Human Trafficking Glossary
A trafficker may coerce another person to act against his or her will through violence or the threat of violence, or through other fears, such as the fear of being returned to a war-torn home, being separated from loved ones, or losing immigration status.
In North America, colonization was the occupation and settlement of non-Indigenous people (largely of European ancestry) and the displacement of Indigenous people through the process of establishing colonial rule. Measures employed over the last two hundred years by the Canadian government in the imposition of a colonial relationship with Aboriginal peoples included the introduction of the Indian Act, the residential school system, forcible relocation to reservations, the "Indian pass" system and the prohibition of Aboriginal ceremonies.
Can be experienced by anyone whose job involves caring for others, particularly those who provide services to victims of crime. Symptoms are similar to those of chronic stress and include feelings of hopelessness, incompetence or self-doubt; anxiety; a pervasive, negative attitude; an inability to focus. This may result in decreased productivity.
In the context of human trafficking, the act or practice of intentionally deceiving another person for the purpose of exploitation. For example, a trafficker may tell a young woman that a modelling contract or a singing career await her in another place, when in fact she will be exploited for sex or labour.
Occurs when a trafficked person owes money to his or her trafficker for transportation, visa fees, safe passage through borders, food, clothing, housing, drugs and is expected to repay it. The trafficked person has no control over the accounting of the debt. A trafficker may arbitrarily increase the amount a trafficked person owes at any time, while promising that he will go free as soon as the debt is paid - which it might never be. (See supplemental Convention on the Abolition of Slavery, 1957).
Under Canadian child welfare laws, every person in Canada has the duty to report child abuse and neglect if they know or suspect it is occurring. Each province/territory has different reporting mechanisms, which may include child welfare organizations, provincial/territorial social service ministries and/or local police.
Exploitation shall include, at a minimum, the exploitation of the prostitution of others or other forms of sexual exploitation, forced labour or services, slavery or practices similar to slavery, servitude or the removal of organs (Trafficking Protocol, Article 3).
“All work or service which is exacted from any person under the menace of any penalty and for which the said person has not offered himself voluntarily.” (ILO Convention on Forced Labour, 1930).
Refers to “the movements of refugees and internally displaced persons (those displaced by conflicts) as well as people displaced by natural or environmental disasters, famine, or development projects” (International Association for the Study of Forced Migration).
Grooming occurs when a trafficker or recruiter deliberately develops a relationship of physical and/or emotional dependency with someone in preparation for exploiting them. Grooming tactics can include gift giving, providing drugs, flattery, giving affection and isolating the person from their family and friends.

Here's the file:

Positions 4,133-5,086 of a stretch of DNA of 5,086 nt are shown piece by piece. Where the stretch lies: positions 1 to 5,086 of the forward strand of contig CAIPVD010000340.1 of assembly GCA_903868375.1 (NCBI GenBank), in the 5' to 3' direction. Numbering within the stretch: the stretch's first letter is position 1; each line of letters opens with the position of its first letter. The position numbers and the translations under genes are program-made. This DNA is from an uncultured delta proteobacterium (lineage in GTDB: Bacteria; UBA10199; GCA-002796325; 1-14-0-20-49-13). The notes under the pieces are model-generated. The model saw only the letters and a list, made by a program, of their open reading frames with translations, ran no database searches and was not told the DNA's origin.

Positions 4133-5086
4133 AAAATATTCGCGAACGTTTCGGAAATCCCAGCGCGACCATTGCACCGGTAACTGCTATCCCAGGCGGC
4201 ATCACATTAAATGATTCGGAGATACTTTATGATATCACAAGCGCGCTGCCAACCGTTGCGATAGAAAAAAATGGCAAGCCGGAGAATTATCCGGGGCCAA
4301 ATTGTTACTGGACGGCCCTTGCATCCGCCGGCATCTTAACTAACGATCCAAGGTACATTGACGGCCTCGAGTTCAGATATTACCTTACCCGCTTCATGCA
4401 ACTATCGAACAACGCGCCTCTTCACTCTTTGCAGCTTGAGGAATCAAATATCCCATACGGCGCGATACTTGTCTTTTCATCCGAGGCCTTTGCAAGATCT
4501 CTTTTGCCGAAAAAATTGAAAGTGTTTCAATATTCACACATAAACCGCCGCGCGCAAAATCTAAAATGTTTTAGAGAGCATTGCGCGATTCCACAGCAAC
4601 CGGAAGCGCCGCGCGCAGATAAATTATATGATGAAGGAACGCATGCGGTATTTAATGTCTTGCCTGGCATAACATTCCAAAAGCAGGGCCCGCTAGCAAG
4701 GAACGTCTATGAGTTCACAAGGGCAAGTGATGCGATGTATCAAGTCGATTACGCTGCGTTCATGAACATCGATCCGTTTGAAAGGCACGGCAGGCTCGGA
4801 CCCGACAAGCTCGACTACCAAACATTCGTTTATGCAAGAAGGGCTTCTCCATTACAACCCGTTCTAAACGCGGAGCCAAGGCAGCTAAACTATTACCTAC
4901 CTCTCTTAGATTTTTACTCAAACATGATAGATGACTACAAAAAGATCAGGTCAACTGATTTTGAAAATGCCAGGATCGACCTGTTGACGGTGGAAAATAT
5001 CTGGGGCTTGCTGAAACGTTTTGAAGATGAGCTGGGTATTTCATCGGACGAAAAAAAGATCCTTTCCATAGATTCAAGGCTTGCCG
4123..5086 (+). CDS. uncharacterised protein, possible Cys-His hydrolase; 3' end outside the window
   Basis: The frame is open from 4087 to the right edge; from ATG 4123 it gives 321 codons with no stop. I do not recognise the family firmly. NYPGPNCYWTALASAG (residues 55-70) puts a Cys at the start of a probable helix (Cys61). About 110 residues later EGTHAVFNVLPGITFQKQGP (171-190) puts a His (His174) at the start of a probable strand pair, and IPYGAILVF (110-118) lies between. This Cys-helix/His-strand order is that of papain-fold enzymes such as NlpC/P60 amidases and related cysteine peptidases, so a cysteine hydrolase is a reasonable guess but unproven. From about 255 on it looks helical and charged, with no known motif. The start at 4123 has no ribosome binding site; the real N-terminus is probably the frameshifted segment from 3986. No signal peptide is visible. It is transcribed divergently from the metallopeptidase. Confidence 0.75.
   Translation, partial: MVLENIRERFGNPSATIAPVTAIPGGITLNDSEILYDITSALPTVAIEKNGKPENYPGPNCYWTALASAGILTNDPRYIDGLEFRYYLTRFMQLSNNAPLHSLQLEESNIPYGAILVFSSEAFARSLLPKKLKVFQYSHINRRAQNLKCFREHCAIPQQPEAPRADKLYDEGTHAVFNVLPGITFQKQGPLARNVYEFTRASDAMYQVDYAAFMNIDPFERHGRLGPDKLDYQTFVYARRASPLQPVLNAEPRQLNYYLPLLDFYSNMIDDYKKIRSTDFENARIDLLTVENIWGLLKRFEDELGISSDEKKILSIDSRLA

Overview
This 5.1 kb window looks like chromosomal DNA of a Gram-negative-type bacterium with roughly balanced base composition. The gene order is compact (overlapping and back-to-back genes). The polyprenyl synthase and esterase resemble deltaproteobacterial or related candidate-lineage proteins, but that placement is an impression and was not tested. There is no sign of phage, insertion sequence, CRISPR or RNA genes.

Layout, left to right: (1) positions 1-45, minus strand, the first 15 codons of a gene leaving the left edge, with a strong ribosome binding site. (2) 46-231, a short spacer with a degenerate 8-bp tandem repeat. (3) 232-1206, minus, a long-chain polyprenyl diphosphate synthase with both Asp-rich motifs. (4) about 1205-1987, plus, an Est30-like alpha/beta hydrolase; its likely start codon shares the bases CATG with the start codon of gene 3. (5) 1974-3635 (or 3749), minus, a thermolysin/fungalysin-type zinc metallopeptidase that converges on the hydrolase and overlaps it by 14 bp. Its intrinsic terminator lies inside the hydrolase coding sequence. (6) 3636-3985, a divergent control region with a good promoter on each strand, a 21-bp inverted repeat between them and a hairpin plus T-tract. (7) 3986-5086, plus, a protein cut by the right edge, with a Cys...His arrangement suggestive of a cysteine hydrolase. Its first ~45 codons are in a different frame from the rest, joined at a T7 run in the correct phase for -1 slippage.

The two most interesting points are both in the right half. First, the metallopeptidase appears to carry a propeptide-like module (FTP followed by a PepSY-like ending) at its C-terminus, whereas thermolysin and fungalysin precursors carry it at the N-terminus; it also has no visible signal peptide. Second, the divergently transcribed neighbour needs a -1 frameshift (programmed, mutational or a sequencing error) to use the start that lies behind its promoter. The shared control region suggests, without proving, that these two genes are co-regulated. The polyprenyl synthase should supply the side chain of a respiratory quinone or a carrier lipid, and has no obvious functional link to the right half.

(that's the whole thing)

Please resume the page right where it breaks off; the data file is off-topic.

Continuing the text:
- The “facilitation, transportation, or procurement of the illegal entry of a person or persons across an international border.” (U.N. Protocol against Smuggling of Migrants by Land, Sea and Air).
Consent given based upon a clear understanding of the facts, implications and future consequences of that consent. In order to give informed consent, a person must have adequate reasoning faculties and be in possession of all relevant facts. Impairments to reasoning may include high levels of stress, intoxication, or mental illness.
Post-traumatic stress disorder
A severe anxiety disorder or emotional illness that results from exposure to extremely traumatic events that cause intense fear, such as frightening, life-threatening, violent, or very unsafe experiences. Victims of human trafficking can acquire this condition as a result of their trafficking experience. Symptoms may include nightmares, re-visiting the trauma over and over again, intense, physical reactions to reminders of the trauma, depression, feelings of detachment or numbness, irrational anger and shame/self-blame, suicidal thoughts and feeling isolated, and feelings of hopelessness and alienation, inability to trust others, headaches, stomach problems and chest pains
The Indian Act of 1876 established the federal government’s responsibility for funding the education of First Nations children in Canada, which took the form of segregated schools run by various churches, largely at a distance from reserve communities. These ‘residential schools’ were mandatory for all status Indian children from 1920 until 1948, although the schools were still in regular use in some communities until the last school closed in 1996.
Involves a human trafficker moving a trafficked person from one location to another for the purpose of exploitation. May also involve transferring a trafficked person to another trafficker for the purpose of exploitation.
Occurs when a service provider begins to experience such symptoms as emotional stress, intrusive imagery, greater sensitivity to violence, difficulty sleeping, difficulty with trust, increased cynicism and aggression as a direct result of witnessing the trauma of others.
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